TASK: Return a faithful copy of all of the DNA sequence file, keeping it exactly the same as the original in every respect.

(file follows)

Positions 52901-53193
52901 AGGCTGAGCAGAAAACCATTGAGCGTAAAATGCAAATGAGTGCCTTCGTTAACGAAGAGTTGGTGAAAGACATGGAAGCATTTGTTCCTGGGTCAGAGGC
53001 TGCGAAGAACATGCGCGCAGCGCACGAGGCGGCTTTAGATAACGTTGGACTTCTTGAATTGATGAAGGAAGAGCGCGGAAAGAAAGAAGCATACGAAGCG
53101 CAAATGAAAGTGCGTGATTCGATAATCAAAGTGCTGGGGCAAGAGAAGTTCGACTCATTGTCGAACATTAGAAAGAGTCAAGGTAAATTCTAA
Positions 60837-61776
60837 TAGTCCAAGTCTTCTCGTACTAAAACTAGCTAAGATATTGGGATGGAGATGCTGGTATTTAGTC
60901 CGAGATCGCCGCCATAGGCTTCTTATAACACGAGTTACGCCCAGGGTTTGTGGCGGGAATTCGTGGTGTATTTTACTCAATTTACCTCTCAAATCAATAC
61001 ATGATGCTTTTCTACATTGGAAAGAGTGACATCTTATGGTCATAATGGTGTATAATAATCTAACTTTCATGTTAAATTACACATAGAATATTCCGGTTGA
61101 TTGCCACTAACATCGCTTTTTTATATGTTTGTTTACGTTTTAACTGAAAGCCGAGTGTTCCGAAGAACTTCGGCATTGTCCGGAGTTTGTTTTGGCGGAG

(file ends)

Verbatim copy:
Positions 52901-53193
52901 AGGCTGAGCAGAAAACCATTGAGCGTAAAATGCAAATGAGTGCCTTCGTTAACGAAGAGTTGGTGAAAGACATGGAAGCATTTGTTCCTGGGTCAGAGGC
53001 TGCGAAGAACATGCGCGCAGCGCACGAGGCGGCTTTAGATAACGTTGGACTTCTTGAATTGATGAAGGAAGAGCGCGGAAAGAAAGAAGCATACGAAGCG
53101 CAAATGAAAGTGCGTGATTCGATAATCAAAGTGCTGGGGCAAGAGAAGTTCGACTCATTGTCGAACATTAGAAAGAGTCAAGGTAAATTCTAA
Positions 60837-61776
60837 TAGTCCAAGTCTTCTCGTACTAAAACTAGCTAAGATATTGGGATGGAGATGCTGGTATTTAGTC
60901 CGAGATCGCCGCCATAGGCTTCTTATAACACGAGTTACGCCCAGGGTTTGTGGCGGGAATTCGTGGTGTATTTTACTCAATTTACCTCTCAAATCAATAC
61001 ATGATGCTTTTCTACATTGGAAAGAGTGACATCTTATGGTCATAATGGTGTATAATAATCTAACTTTCATGTTAAATTACACATAGAATATTCCGGTTGA
61101 TTGCCACTAACATCGCTTTTTTATATGTTTGTTTACGTTTTAACTGAAAGCCGAGTGTTCCGAAGAACTTCGGCATTGTCCGGAGTTTGTTTTGGCGGAG